Signs of a silent poisoning
And many more stories: Introducing The New Lede
In my latest visit to Mead, Nebraska, the signs of a silent poisoning were all around: A farmhouse abandoned by its owners after their young children experienced health problems; a pond once filled with fish and frogs now barren of all life; university researchers busy collecting blood and urine from residents to analyze them for contaminants; and a local family drinking water only from plastic bottles because tests show chemical contamination of their drinking well.
In a story out today, I chronicle not only the devastating impacts of a pesticide poisoning of a large region in eastern Nebraska, but the frustration, fears and challenges that come with the monumental $100 million effort to clean up the manmade mess created by an ethanol plant using pesticide-coated seeds in production for biofuel.
Crews of environmental engineers are filtering millions of gallons of water through newly constructed treatment units and adopting techniques seen at some U.S. Superfund sites to contain and control the waste. The measures include the use of a helicopter to drop a temporary, protective shell-like coating of cement, fiber and clay over 16 acres of waste piles.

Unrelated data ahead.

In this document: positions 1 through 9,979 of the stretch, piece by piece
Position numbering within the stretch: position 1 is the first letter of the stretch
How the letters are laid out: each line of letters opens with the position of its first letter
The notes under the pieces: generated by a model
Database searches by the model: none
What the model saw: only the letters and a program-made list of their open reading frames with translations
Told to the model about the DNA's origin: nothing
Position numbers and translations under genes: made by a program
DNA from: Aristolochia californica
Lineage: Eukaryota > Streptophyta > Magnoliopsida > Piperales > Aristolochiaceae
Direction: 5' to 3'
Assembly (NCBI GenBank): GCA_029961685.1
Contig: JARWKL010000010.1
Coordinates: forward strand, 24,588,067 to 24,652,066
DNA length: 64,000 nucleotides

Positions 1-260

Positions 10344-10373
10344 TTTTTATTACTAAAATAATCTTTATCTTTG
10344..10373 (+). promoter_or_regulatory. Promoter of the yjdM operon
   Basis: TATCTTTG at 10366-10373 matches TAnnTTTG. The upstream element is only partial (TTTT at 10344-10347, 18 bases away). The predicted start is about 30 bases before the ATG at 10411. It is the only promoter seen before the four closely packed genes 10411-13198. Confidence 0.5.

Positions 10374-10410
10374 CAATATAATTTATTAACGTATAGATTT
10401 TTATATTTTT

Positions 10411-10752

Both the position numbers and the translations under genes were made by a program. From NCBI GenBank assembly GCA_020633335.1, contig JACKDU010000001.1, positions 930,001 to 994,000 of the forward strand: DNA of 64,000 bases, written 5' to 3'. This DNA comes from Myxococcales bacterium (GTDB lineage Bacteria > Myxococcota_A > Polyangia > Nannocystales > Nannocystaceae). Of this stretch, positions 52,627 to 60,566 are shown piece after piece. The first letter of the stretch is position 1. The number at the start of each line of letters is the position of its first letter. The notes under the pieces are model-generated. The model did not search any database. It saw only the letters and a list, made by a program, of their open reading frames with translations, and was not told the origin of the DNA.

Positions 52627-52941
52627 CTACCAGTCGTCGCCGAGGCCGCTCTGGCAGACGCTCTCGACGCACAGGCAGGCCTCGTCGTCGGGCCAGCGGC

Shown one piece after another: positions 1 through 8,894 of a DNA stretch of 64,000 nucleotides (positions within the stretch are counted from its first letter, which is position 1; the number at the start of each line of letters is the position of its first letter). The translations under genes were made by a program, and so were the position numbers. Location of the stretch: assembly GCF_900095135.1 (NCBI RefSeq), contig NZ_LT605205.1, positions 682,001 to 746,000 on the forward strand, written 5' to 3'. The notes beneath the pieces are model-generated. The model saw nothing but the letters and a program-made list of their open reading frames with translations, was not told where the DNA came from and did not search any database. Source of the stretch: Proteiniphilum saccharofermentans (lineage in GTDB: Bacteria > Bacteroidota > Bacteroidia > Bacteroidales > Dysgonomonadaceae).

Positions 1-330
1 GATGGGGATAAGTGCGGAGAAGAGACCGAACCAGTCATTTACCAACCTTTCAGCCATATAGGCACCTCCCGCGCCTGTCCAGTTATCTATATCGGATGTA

Despite the efforts, researchers say it is not clear if or how all of the damage can be erased. Just this morning, new data shows concerning information about levels of the chemicals potentially heading into drinking wells throughout the region.
To see that story, you can visit The Guardian, OR you can visit a new journalism initiative I am launching with the Environmental Working Group (EWG).
The New Lede aims to provide investigative reporting, analysis, and explanatory articles about a broad range of environmental topics that too often are ignored or underreported by mainstream media sources, filling that gap with vital information regarding the state of our air, water, food and climate.
At The New Lede, we are offering to share our stories with outlets large and small; we’re welcoming opinion columns from all view points engaged in this world of environmental work, and we’re looking to hire! (And yes, we’re looking for donations, as doing this kind of journalism costs money.)
In The New Lede today, you will also find a conversation with lawyer Rob Bilott on the latest in his litigation over PFAS and his letter to President Biden; a look at efforts to make “green steel” viable, and many other articles and opinion pieces.
A more formal press release and larger announcement will be out in May, and we’re still polishing the website appearance, but I hope you’ll give it a look, and share.
Read all about it - in The New Lede.